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Japanese knotweed (Fallopia japonica)

Every living thing known to man has a Latin name that should be used when referring to that species in a formal scientific context. For example, human beings are Homo sapiens, polar bears are Ursus maritimus, and the common sunflower is Helianthus annuus.

In theory, these scientific names are internationally recognised - what you call a 'dog' is called a 'chien' in France and a 'koira' in Finland, but biologists in all three countries should understand what Canis lupus familiaris means.

So what is the proper name for Japanese knotweed? Read a few articles online, and you may notice that different sources use different Latin names when referring to this pesky plant - Fallopia japonica and Reynoutria japonica are the most common, but Polygonum cuspidatum and various other monikers pop up from time to time as well.


where does moss come from

As a gardening enthusiast, it can be really frustrating when moss starts to appear in unwanted places. Knowing what moss is and where it comes from will help you maintain a moss free garden. So, if you're concerned by the amount of moss in your garden, we'll help you understand the problem and deal with it efficiently.


Property with a garden

In a recent interview with the Daily Express, property expert Ray Harriot advised that sellers should tell the truth about Japanese knotweed on their property - even if this would complicate the transaction.


Japanese knotweed

Recent studies suggest that Japanese knotweed could be more effective than antibiotics at treating Lyme disease!

Lyme disease is a tick-borne infection that is known to cause numerous unpleasant effects including meningitis, face paralysis, heart palpitations and severe headaches. While people think that Lyme disease is fairly uncommon, there are over 365,000 new cases of it in the USA and Europe alone.


lockdown weeds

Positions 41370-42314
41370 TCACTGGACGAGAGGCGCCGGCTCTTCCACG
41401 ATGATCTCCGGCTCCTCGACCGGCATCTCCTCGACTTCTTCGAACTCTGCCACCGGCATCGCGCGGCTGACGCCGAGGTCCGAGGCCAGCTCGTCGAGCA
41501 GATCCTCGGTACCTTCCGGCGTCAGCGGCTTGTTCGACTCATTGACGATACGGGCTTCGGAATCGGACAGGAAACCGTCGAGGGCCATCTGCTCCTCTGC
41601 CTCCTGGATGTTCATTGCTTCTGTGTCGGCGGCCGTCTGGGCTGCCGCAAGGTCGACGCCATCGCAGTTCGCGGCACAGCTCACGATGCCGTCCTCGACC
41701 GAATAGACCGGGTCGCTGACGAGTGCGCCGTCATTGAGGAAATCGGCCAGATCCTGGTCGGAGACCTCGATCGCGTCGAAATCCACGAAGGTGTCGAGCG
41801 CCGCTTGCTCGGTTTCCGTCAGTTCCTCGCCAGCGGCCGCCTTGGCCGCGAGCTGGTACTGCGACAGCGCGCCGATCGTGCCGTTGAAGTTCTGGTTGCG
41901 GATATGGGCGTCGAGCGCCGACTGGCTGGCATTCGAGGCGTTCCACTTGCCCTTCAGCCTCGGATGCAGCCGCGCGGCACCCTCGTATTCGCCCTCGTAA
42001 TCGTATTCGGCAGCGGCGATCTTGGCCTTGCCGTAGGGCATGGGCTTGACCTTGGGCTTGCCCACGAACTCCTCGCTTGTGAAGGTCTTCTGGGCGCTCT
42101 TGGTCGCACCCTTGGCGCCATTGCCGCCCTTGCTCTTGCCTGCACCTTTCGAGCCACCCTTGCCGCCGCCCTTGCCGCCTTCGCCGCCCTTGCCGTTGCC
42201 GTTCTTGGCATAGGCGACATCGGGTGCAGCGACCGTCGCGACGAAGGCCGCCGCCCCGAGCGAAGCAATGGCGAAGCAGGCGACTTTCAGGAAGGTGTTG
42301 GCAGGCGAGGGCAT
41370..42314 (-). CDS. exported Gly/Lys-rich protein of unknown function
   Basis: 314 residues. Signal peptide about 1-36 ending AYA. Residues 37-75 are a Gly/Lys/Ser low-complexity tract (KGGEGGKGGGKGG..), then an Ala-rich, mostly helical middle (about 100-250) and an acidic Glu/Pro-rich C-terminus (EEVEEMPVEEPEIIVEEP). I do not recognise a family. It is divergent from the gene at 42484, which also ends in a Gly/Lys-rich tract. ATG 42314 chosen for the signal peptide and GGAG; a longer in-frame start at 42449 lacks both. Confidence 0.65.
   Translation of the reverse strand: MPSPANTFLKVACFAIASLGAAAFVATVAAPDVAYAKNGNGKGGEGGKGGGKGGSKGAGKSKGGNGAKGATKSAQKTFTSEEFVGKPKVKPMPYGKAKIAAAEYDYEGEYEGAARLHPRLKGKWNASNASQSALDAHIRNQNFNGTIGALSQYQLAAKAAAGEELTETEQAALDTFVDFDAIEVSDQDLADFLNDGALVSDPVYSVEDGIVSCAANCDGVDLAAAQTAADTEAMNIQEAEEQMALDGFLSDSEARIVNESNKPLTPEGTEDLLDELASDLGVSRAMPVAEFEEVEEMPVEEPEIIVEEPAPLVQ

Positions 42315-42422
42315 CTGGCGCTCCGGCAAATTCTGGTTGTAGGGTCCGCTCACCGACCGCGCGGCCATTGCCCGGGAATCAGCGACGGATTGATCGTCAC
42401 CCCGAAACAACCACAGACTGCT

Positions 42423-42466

There are so many things that have been neglected because of coronavirus through no fault of their own. Sadly, weeds in public spaces are one of them! Usually, council workers would make weed control one of their top priorities in the run-up to spring/summer, but a lot of the workers have been required to provide other, more essential services so the weeds have been left to grow wild. 


Japanese knotweed

Outside of fictional works like The Day of the Triffids and Little Shop of Horrors, very few plants inspire as much dread as Japanese knotweed. This invasive weed has caused countless headaches for homeowners all over the UK, devaluing affected properties by 10 per cent on average.

And yet, as we've discussed before on this blog, Japanese knotweed is barely a problem at all in its native land. While the plant is still considered a weed in Japan, it does not have anything like the toxic reputation it has in this part of the world.


how to get rid of unwanted shrubs

If you're thinking about redesigning your garden, you might be wondering how you can strip your garden back and start a-fresh. Shrubs, like trees, become well established in your garden over time, their roots run deep into the ground and they can grow up to several metres in height and width. If you'd like to get rid of your unwanted shrubs, you're in the right place. We'll talk you through the removal process step by step so you can start working towards the garden of your dreams.


Pink flowers

SHORT ANSWER: Japanese knotweed flowers are usually white, but dwarf Japanese knotweed - a related species - sometimes grows pink flowers. Additionally, there are several other pink-flowered plants that are commonly mistaken for Japanese knotweed.

Japanese knotweed can be identified by a number of distinctive characteristics: the bamboo-like stems, the heart-shaped leaves, and the clusters of flowers that appear in late summer.

These flowers are quite small, and they're usually white or cream in colour.


If you're a keen gardener, you probably know that plants are capable of reproducing in numerous different ways. Most commonly, plants reproduce using seeds, but some species propagate a different way - by producing bulbils


What are bulbils?

Bulbils are small nodules that appear on stem of an existing plant, sometimes in place of a flower. These nodules contain the exact same genetic material as the parent plant, so put simply, bulbils are a clone of their parents! This form of reproduction is asexual, so the plant didn't need to be fertilised by the pollen on a passing bee in order to create offspring.


Rubbish skip

Disposing of Japanese knotweed is a delicate business. One must be extremely careful when handling this invasive weed - even a tiny fragment of its hardy rhizome root system can grow into a whole new plant if returned to the soil.

For this reason, there are a lot of rules about what you can and can't do with Japanese knotweed after digging it up. If you allow the plant to spread into the wild, you may be fined thousands of pounds or even imprisoned (see Japanese Knotweed Law).


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